A coastal view from the Pembrokeshire Coast Path

National Trail Officer's Survey: 7 Castlemartin Range Trail.

26th June 2014

National Trail Officer's Survey: 7 Castlemartin Range Trail.
Wednesday 28th May
Today I surveyed the Castlemartin Range Trail with the Castlemartin Ranger (Ranger - Defence Infrastructure Organisation (Operations & Training).  The Castlemartin Range Trail was established in 2009 and is maintained by the Army.  Previously, the Pembrokeshire Coast Path followed the Road when the Army were shooting on the range.  The Castlemartin Range Trail was established by the Wales Coast Path to provide a 24/7 and 365 route for the new Wales Coast Path and is a permissive bridleway so unusually for the Coast Path cycles and horses may use this path.
Photo: Range views

The Ranger wanted to walk the path with me to compile a work programme for the Army contractors.  For this reason we did it as a 2 van walk.  In summer it can be done as a car and bus walk (or as a large circular walk if the coastal range is open).  The main thing about this walk is that it is much better than walking the road.  It also provides wide views of the limestone coast and if you are lucky, mock tank battles.  Most of the route crosses farmland which is used for cattle rearing.  There are some signs that say ‘bull in field’ which would more accurately say cattle with calves in field, because the bulls are quite rare. However the second field east of the range observation tower did have bulls.   We saw two large white bulls obviously because of their massive shoulder musculature.  From the Stack Rocks turning we did not see any more cattle and the walk was uneventful apart from distant rifle fire.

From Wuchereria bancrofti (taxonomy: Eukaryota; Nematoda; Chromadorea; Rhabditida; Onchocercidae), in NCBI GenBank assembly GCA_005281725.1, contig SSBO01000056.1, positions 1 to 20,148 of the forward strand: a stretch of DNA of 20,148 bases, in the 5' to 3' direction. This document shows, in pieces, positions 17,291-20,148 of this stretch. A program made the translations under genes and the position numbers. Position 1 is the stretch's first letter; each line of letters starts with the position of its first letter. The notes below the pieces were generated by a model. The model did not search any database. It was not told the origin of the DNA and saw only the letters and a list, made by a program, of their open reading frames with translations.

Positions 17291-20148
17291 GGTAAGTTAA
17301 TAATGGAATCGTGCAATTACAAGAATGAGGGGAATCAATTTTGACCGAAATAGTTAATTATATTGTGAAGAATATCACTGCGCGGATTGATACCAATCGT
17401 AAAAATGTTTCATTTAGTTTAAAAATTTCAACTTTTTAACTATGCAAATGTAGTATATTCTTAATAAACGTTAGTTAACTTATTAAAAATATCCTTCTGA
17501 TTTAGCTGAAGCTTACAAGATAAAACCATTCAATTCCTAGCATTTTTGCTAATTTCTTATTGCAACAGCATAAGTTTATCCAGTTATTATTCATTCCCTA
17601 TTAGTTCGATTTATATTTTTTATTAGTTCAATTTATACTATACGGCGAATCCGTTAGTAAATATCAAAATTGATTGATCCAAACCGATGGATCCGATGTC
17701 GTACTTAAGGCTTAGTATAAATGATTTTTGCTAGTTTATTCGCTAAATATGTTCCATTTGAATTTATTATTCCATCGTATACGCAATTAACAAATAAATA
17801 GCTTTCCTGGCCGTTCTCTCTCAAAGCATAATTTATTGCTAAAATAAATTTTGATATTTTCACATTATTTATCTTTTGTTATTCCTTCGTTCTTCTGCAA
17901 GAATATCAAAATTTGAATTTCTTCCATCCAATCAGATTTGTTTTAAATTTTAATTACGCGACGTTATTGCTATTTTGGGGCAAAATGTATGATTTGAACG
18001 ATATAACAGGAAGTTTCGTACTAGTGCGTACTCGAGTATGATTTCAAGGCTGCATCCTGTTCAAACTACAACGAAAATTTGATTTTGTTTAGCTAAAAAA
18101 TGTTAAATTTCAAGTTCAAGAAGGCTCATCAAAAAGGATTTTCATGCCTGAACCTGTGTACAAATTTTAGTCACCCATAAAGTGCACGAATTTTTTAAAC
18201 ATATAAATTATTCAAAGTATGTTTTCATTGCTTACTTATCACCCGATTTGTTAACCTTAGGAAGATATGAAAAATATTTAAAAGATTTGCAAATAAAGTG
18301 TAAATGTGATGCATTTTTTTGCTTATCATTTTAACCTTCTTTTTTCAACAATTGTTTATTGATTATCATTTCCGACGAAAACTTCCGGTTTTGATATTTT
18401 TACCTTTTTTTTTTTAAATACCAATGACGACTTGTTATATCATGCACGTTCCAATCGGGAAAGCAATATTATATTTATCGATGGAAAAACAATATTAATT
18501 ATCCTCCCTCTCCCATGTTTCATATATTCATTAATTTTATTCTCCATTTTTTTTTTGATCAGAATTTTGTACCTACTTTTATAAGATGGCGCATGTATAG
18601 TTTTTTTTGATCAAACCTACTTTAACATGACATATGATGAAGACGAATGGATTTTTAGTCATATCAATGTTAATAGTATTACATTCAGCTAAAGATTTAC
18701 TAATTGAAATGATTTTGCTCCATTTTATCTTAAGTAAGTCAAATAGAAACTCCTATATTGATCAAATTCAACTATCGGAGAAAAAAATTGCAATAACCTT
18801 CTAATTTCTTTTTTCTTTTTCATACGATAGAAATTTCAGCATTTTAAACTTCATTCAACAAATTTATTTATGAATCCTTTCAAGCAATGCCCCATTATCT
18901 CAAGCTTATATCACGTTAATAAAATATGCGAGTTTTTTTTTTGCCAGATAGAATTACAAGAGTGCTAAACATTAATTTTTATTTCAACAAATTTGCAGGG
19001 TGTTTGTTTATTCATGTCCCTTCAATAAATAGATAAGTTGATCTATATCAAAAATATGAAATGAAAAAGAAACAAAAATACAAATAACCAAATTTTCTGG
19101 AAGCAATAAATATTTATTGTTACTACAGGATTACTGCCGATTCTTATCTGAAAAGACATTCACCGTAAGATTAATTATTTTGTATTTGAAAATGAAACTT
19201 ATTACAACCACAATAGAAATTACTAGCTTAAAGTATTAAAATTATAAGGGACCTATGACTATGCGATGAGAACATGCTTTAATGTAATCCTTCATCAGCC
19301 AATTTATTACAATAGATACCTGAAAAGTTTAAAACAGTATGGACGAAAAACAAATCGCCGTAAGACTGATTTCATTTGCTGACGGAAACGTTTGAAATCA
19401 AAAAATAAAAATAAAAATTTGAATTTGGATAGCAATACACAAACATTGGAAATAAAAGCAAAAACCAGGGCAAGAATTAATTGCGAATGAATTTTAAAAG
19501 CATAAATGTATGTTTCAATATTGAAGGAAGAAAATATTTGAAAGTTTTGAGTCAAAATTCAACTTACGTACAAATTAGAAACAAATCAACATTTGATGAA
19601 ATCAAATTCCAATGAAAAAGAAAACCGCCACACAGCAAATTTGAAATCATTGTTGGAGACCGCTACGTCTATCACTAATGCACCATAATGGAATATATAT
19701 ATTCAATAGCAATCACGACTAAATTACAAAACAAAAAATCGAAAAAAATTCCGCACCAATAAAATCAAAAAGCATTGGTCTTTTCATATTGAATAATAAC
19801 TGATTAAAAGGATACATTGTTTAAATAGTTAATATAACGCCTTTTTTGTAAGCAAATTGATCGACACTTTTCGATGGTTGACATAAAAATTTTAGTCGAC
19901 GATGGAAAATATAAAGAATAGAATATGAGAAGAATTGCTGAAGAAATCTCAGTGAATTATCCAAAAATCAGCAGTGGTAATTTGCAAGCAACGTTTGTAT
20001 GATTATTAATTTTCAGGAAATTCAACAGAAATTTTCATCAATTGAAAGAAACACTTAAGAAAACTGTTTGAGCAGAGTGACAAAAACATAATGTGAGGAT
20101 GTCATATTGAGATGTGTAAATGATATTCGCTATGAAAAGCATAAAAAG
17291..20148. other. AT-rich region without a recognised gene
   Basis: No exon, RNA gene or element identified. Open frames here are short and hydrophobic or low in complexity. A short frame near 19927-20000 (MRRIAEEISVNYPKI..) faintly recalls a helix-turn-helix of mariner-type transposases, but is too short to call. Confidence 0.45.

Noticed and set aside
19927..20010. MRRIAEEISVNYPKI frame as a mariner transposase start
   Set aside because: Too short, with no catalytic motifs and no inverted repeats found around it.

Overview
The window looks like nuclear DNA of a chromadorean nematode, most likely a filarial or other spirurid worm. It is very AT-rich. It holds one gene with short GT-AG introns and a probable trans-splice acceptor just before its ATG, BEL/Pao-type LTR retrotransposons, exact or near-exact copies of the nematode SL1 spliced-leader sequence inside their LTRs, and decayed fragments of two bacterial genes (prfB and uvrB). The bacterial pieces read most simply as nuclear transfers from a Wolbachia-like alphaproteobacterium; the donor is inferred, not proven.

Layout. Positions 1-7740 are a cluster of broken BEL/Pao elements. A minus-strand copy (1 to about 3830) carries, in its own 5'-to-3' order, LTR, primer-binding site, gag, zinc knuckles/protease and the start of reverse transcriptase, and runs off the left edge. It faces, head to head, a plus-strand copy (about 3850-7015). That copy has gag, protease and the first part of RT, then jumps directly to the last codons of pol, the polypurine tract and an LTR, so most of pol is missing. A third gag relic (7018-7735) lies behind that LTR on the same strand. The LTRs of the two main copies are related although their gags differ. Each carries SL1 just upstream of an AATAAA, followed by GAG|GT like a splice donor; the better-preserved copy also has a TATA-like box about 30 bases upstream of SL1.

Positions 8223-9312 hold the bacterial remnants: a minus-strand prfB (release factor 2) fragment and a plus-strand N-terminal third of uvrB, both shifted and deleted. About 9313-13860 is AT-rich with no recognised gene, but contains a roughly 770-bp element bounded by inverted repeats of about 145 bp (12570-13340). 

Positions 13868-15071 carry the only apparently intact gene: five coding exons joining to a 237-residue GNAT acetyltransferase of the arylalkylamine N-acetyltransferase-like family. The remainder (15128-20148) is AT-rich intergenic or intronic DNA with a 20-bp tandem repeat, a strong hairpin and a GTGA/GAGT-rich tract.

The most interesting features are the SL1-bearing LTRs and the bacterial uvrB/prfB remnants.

Photo: Limestone cliffs, thrift (sea pinks) and a National Trail geocoin

We completed the walk in about 2.5 hours so after I had taken the Ranger back to her van I returned to St Govan’s and walked the range coastal section west until I was turned back by a sentry.   Access is limited here on week days in office hours (best to check times with the recorded information on 01646 662367) This is an outstanding area of limestone cliff topography and today parts of it were carpeted with squill and thrift, a spectacular display accompanied by the sound of the sea crashing on the rocks below.  Along the coast there are also some Iron Age forts where the ditches and banks can be clearly seen. 

Photo: St Govan’s Head and White Sea Campions

The Coast Path across the range is a bridleway and follows the army track somewhat inland of the cliff.  I usually walk the track one way and follow the cliff path on return.  The range has been farmed without chemicals by extensive methods since time immemorial.  Due to the extensive farming methods the range is a rich source of varied wild life, flora and fauna, notably chough.    

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Range Views
Limestone cliffs, thrift (sea pinks) and a National Trail geocoin
St Govan’s Head and White Sea Campions